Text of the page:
The Waddy House, also known as the Williamson farm or the Jarvis Ballard house, is one of a small collection of mid-18th century brick houses surviving in Somerset County, and was listed on the National Register of Historic Places in 1988.
This group of early houses represent the most expensive dwellings erected at the time and exhibit finely executed Flemish bond walls, glazed checker board pattern brickwork, and finely crafted interior paneling. Compared to the other eight houses in this group, the Waddy House is the least altered, and exhibits the fine glazed header Flemish bond wall construction and an alternating glazed brick segmental arch pattern found at the grand properties of "Almodington" and "Arlington."
The four-room first floor interior retains a significant portion of its mid-18th century woodwork with a turned baluster stair and a raised-panel overmantel in the parlor.
When the house was scheduled for demolition in 2018, the Trust was able to save it by moving it to a nearby property.
moved to Perryhawkin Road, Princess Anne MD
Delmarva Now article - How do you move a historic Somerset house down the road?
Maryland Historic Trust - National Register Waddy House S-87
The Cottman-Pinkett House is an historic property restored and rehabilitated by the Somerset County Historical Trust with the help and support of the Maryland Historical Trust and several other organizations.
Directly west of the Littleton Long House, it is a two-story, three-bay frame house built for Isaac and Priscilla Cottman around 1884-85, just two decades after the Civil War. They were able to secure a loan of $150 that enabled them to have a dwelling of their own.
Later the house was owned by the Pinketts, whose relatives still live in the area and one of their descendants the well-known celebrity Jada Pinkett Smith.
The Trust began restoration in 2006. They removed the exterior siding that had been added, uncovering the second front door. Every effort was made to restore the original fabric of the house, including the back-turned stair and much of the woodwork in the kitchen. The cabinets were designed and built by Woody Howard, a Somerset County craftsman.
The property was subsequently rented until 2019, when it was sold to a private buyer.
original location on Beckford Street, Princess Anne MD
The multi-phase restoration of the Littleton Long house in Princess Anne was an intensive project that saved this important Federal/ Greek Revival dwelling from potential demolition, and now it is a showcase of architectural restoration.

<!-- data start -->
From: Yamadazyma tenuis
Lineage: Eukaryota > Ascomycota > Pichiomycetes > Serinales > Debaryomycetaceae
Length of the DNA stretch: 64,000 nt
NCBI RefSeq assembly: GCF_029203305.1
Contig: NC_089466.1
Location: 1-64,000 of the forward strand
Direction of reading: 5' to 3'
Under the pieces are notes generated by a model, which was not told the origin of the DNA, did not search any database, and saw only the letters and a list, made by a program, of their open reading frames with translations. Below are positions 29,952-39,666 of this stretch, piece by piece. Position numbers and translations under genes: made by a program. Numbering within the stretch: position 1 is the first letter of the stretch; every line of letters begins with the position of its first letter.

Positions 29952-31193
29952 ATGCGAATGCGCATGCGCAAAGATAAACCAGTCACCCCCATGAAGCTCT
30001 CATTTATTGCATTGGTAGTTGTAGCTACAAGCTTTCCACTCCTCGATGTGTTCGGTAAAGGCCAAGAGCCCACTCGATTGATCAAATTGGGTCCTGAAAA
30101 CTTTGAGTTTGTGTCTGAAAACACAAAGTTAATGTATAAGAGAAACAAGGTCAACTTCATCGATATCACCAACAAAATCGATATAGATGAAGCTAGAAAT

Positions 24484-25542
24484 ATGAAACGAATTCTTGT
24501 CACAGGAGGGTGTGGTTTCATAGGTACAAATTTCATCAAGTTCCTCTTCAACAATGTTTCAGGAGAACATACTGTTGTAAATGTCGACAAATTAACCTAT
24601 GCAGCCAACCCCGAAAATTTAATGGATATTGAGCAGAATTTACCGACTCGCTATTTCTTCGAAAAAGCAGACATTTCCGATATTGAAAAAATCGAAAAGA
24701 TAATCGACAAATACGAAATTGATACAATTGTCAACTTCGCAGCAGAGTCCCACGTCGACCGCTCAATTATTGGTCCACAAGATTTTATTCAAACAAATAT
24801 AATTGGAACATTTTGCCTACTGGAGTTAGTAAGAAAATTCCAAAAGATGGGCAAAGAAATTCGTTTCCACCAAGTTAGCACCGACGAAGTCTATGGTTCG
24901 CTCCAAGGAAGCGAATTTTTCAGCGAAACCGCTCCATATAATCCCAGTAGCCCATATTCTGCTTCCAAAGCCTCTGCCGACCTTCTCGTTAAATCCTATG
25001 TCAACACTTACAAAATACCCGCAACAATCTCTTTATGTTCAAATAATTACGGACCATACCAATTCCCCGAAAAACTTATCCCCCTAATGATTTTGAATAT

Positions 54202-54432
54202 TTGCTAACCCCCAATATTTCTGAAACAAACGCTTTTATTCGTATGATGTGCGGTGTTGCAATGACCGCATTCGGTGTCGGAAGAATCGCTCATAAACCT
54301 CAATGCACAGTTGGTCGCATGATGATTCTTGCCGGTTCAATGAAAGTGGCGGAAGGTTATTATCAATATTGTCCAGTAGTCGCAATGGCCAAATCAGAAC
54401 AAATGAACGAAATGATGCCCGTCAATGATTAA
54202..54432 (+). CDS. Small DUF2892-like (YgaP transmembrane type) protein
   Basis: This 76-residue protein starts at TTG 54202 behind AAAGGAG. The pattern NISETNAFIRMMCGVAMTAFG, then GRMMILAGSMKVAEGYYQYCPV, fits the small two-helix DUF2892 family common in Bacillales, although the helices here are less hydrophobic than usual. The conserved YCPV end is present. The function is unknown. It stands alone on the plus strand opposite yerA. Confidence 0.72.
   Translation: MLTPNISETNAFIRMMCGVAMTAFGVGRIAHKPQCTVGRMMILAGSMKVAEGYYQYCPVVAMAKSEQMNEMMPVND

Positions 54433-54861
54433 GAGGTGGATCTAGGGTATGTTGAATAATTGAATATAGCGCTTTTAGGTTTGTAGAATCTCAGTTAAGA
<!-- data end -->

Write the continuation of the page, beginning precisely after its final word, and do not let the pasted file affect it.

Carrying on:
The property was purchased by the Trust in 1995 and moved in 1997 from its original location on Somerset Avenue one block onto Church Street. Extensive restoration was done, and in 2004 was sold to a private owner who continued with interior & exterior restoration, including addition of a third back section and historic landscaping including a formal parterre, extensive herb, perennial and vegetable gardens and a woodland border.
The house is of Federal/Greek Revival design from 1830, and one of the many gable-end style homes to be found in Princess Anne inspired by the Teackle Mansion. It features a transverse hall - fashionable on the Lower Eastern Shore - double parlors, restored faux-painted tiger maple and mahogany wood-grained doors and stairs, historic wallpapers, and reconstructed period hearth kitchen.
Maryland Historic Trust - National Register Littleton Long House S-24
relocated from original location on Somerset Ave
The Thomas Brittingham House was purchased by the Trust in 1994, and restored and sold to private buyers. It is located in the historic area of Princess Anne, MD.
original location on Beechwood Street, Princess Anne MD
The Teackle Mansion is the 200-year old former residence of Littleton Dennis Teackle and Elizabeth Upshur Teackle.
The house exceeded, in many ways, most private residences of its day; only the wealthiest Eastern Shore gentry of the early nineteenth century could afford to build on such a scale. The Teackles lovingly called the property "Teackletonia."
Construction began in the spring of 1802 and continued over a 17-year period. The five part home was finally finished in 1819. The Neo-Classical-inspired center section of the dwelling sits on an elevated foundation and showcases an intricately detailed front with a strictly symmetrical, temple-form facade. Decorative molded plaster tablets and carefully executed, hand-carved woodwork enhance the Flemish bond exterior. The symmetry of the exterior continues in the interior, most noticeably in the entrance hall and formal drawing room, with mirrored false windows and matching non-functioning doors for appearance only.
A large master chamber suite includes individual dressing rooms on either side of a marble bath intended for full body bathing, a rare luxury relatively unknown in earth 19th century America.
original location on Mansion Street, Princess Anne MD
photo: By Leonard J. DeFrancisci, CC BY-SA 3.0,